Thursday, February 12, 2009

Something for Thursday

The day before yesterday would have been the 80th birthday of film composer Jerry Goldsmith, who passed away in 2004. I'm a big admirer of Goldsmith's work, and note the occasion of his 80th with a remarkable cue he wrote for Star Trek: The Motion Picture. This is heard during the scene where Admiral Kirk flies to the Enterprise for the first time, early in the movie; it's basically five minutes of looking at a starship. But what a starship she is, and with music like this, well....

For a taste of what Goldsmith at his height could bring to the table in terms of action scoring, here is what is, for me, the single best action cue he ever wrote (and he wrote a lot of 'em). It's "Raisuli Attacks", from The Wind and the Lion:

There are actually two cues here, put together: the second is "Guest of Raisuli", which begins at about the 3:12 mark. It's a delicate statement of the film's gorgeous love theme. I listened to this score for years before I saw the movie, and I was a bit disappointed, I must admit, when I finally saw the actual action scene "Raisuli Attacks" underscores. Hearing that music initially, I pictured a pitched battle of Ragnarokian scale. It's not, at all. I got over it; The Wind and the Lion is really a terrific film.

I've always been of the opinion that Goldsmith's output after around 1990 or so dropped off in quality a bit, but he still had an amazing career, and I think his music tended to get lost in the shuffle a lot because, unlike John Williams, Goldsmith tended to end up scoring, for lack of a better term, bad movies that are mostly forgotten except for their wonderful Goldsmith scores. Anyway, Goldsmith left behind a giant legacy in film music.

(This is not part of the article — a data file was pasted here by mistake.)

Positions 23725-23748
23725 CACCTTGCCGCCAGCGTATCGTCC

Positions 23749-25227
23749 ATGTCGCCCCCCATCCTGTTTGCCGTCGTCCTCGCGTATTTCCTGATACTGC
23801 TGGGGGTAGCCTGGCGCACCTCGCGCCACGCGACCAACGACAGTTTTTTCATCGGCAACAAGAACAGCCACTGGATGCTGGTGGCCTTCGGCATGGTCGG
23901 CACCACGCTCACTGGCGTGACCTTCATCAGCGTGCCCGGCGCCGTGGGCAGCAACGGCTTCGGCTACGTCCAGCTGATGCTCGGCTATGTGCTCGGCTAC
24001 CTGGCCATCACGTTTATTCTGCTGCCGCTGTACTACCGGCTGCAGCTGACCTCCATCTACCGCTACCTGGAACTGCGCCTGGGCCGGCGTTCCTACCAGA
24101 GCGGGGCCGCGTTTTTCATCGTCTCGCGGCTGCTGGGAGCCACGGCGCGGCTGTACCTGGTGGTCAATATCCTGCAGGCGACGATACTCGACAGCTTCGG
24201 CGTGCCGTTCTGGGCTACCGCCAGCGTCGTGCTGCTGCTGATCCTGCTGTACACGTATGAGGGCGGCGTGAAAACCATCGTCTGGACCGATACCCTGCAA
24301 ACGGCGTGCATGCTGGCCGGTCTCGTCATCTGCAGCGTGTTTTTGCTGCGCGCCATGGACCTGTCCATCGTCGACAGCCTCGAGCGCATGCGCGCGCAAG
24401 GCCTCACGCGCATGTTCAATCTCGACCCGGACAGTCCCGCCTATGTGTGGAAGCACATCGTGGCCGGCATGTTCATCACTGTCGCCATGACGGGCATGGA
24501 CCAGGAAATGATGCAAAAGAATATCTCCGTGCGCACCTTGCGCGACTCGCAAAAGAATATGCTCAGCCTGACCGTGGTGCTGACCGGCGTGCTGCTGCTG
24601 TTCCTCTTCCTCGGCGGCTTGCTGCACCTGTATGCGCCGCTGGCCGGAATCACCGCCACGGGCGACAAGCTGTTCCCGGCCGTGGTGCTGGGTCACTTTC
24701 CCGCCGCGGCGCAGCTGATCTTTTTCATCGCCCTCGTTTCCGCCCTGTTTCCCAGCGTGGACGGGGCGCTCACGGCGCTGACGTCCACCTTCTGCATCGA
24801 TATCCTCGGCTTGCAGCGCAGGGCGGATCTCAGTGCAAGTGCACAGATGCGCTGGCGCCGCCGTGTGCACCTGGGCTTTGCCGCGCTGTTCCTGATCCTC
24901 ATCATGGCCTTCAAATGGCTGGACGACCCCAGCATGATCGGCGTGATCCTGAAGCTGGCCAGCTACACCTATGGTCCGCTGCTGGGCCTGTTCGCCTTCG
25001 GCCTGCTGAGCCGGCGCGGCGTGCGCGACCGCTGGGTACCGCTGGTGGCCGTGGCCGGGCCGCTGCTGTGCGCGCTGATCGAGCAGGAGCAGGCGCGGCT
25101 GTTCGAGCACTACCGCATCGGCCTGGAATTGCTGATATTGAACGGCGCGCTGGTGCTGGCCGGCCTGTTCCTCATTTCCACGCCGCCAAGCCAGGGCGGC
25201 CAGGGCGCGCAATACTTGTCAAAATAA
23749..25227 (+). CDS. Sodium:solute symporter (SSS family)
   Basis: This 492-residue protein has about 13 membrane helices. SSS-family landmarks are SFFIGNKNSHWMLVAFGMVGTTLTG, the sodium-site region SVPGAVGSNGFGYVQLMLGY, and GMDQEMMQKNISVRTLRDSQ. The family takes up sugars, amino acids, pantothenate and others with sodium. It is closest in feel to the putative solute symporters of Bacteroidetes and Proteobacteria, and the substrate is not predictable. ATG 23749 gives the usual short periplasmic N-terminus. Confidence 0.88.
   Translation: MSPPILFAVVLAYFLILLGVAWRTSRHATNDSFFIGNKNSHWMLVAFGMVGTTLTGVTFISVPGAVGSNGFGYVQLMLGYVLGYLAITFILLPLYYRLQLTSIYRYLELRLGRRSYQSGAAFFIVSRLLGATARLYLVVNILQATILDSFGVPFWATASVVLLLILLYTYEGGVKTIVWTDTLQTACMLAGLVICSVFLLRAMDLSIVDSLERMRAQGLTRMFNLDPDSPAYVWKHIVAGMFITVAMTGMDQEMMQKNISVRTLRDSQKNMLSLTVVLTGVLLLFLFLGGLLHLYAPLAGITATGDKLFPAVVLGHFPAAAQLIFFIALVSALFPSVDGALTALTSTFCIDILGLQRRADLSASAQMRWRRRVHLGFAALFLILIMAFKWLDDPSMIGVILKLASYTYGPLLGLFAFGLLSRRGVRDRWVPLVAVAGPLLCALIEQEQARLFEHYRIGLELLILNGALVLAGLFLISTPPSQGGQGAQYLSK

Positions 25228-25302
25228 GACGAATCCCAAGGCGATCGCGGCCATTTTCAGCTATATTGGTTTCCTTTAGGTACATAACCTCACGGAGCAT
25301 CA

1 comment:

Anonymous said...

Be certain to see Wind and the Lion on DVD. if you saw it on TV their brief cuts that mar the film IMHO

there is one in the opening where she is kidnapped, there is a very classic 1/2 second view of her guest firing his pistol. it is a classic pose POV from the target you see drictly down the barral of the gun and see him pointing at you head on. a very classic shot from earliest silent era

Another is in the Raisuli attacks scene. the shot where he beheads the guy is often cut (sic.)

I had taped off TV and would watch it every once and a while, and I would always watch it if it was on TV. Well I lost that tape and all others in the August 2007 Flood

Last year I was going through a Bargain DVD bin and bought it. As I have watch it a billon times so ididnt expect anything different
Wow there are about 3 or 4 seconds that are loped from the film in about 4 scenes

most are quick re action shots that add real depth to the action

It is a terrific film one of my favs

Best Wishes